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Wissam Mustapha

University of Sydney, Australia

Title: Impact of diabetes on quality of life among the Lebanese Community in Sydney

Biography

Wissam Mustapha is currently a Ph.D. Research Scholar at the Faculty of Health Sciences, University of Sydney, Australia. He completed his MBBS in Moscow Russia in 1998 and is currently working as Lecturer and Tutorial Administrator at various universities including University of Sydney, University of Technology Sydney and Notre Dame Medical University.

Abstract

Background
Diabetes can affect one’s life in many ways. It can affect an individual’s emotional, physical, financial, social and overall quality of life. This paper is based on self-perceived quality of life among Lebanese adults living in Sydney. The aim of this study is to examine the impact of diabetes, on the quality of life on this community. Methods
A quantitative method was used. A total 200 Lebanese migrants living in Sydney metropolitan area (SMA) who had been diagnosed with diabetes mellitus at least six months prior to the study, recruited purposively from SMA surgeries serving primary the Lebanese residential communities. The survey asked questions on background information, health, diagnosis and treatment of diabetes, lifestyle, quality of life, and management and emotion well being of participant. QOL was measured using participants’ subjective assessment of their mobility, personal care, usual activities, pain and anxiety/depression. Results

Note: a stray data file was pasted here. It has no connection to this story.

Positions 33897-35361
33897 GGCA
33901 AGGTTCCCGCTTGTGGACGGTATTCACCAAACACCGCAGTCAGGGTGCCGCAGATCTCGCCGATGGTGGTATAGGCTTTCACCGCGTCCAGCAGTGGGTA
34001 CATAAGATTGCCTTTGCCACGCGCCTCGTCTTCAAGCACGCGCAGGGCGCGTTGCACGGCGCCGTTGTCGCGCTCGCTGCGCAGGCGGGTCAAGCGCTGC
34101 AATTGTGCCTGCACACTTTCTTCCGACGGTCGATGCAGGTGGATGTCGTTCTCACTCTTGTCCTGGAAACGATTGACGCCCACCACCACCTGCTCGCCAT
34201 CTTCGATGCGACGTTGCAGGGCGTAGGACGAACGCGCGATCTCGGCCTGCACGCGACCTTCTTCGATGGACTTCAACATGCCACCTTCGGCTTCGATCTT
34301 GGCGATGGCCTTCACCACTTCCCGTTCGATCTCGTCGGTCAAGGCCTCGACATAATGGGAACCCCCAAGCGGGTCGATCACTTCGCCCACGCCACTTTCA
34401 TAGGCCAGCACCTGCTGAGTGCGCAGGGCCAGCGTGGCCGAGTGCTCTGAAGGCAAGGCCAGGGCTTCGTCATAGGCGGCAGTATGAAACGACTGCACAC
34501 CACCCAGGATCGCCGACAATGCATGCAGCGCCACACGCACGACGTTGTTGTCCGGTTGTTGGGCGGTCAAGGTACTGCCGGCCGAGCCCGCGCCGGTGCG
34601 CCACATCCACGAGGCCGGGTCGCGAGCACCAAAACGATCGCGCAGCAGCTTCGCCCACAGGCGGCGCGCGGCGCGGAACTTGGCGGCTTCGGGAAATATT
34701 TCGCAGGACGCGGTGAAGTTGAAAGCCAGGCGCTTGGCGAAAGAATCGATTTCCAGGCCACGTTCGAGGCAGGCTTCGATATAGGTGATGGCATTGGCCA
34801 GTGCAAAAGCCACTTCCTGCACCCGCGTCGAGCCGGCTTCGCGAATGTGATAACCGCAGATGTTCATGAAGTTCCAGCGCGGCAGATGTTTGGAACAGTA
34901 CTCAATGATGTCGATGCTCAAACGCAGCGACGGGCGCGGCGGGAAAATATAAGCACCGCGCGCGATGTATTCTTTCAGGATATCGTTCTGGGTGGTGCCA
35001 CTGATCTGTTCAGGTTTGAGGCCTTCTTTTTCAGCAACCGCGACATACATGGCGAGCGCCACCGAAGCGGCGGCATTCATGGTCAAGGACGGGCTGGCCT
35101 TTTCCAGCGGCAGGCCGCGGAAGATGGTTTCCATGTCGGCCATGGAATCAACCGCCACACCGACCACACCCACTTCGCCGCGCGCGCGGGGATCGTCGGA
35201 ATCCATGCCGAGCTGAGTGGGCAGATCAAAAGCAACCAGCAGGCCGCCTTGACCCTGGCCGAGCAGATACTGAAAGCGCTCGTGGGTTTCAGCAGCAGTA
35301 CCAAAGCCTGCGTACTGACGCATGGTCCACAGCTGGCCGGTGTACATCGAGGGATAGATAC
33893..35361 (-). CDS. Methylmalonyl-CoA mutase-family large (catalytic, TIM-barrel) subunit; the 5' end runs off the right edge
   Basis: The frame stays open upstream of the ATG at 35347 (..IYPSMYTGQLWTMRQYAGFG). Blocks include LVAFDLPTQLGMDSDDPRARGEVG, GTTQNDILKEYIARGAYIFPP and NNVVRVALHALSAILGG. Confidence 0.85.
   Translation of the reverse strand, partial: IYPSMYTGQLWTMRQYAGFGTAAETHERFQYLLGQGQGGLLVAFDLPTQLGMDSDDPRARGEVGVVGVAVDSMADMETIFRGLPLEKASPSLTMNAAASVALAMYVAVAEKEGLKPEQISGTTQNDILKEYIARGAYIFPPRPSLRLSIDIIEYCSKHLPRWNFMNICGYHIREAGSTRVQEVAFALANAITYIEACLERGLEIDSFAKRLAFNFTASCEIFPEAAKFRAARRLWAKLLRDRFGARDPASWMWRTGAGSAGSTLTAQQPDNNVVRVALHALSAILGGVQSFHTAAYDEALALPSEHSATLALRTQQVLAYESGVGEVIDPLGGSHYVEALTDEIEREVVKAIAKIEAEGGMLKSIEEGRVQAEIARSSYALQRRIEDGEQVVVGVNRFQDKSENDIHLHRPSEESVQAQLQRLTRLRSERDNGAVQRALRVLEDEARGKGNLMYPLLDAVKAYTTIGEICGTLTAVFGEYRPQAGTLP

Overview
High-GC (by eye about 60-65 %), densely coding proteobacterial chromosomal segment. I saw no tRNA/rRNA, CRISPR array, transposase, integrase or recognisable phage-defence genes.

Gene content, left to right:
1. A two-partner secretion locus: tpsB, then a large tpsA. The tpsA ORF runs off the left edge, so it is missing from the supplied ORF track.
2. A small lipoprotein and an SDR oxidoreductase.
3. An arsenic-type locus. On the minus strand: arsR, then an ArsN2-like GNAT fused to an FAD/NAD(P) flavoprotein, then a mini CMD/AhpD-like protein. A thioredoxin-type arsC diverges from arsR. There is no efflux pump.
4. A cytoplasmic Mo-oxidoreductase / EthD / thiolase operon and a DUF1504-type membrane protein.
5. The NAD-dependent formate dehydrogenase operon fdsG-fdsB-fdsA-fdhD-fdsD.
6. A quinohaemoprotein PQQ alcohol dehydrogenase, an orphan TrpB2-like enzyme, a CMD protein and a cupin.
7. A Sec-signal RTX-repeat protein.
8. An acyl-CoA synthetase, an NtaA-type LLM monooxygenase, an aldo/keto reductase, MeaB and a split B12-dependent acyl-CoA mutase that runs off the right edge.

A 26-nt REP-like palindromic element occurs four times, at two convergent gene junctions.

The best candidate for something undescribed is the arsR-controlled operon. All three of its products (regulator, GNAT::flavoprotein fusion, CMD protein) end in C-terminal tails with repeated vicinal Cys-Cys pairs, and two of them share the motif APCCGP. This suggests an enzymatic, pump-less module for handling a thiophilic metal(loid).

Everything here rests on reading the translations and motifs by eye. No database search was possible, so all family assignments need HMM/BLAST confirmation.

Results shows that the majority of the participants were male (68%), married (64%), employed (52%) at the time of interview. Male participants reported significantly more pain/discomfort compared to females (P=<.001), On the contrary females experienced more anxiety/depression than their male counterparts (P=<.001). There is also a significant difference in QOL of life between English and Arabic language speaking participants with regard to personal care (P<0.0001) and work (P=0.01). Also participants with or without diabetic education shown significant differences in QOL in particular with regard to Mobility (P=0.04) family (P=0.05) and Leisure activity (P=0.01). Conclusion
The results of the present study suggest that the average diabetic knowledge is higher among males compared to female participants of the study. Language is an important factor for QOL measures. An effective and focused diabetic education tailored to women, young and older cohorts seems necessary to improve their understanding of treatment regimes, to improve QOL. As individuals with diabetes may experience considerable anxiety and stress, additional qualitative studies may be necessary to understand the complex mechanism of the relationship between diabetes, anxiety and stress and to determine an effective approach towards reducing the emotional effects on individuals with diabetes as the perceived causes may not relate entirely to this populations’ disease status but rather incorporate their lifestyle and social-economic situation.

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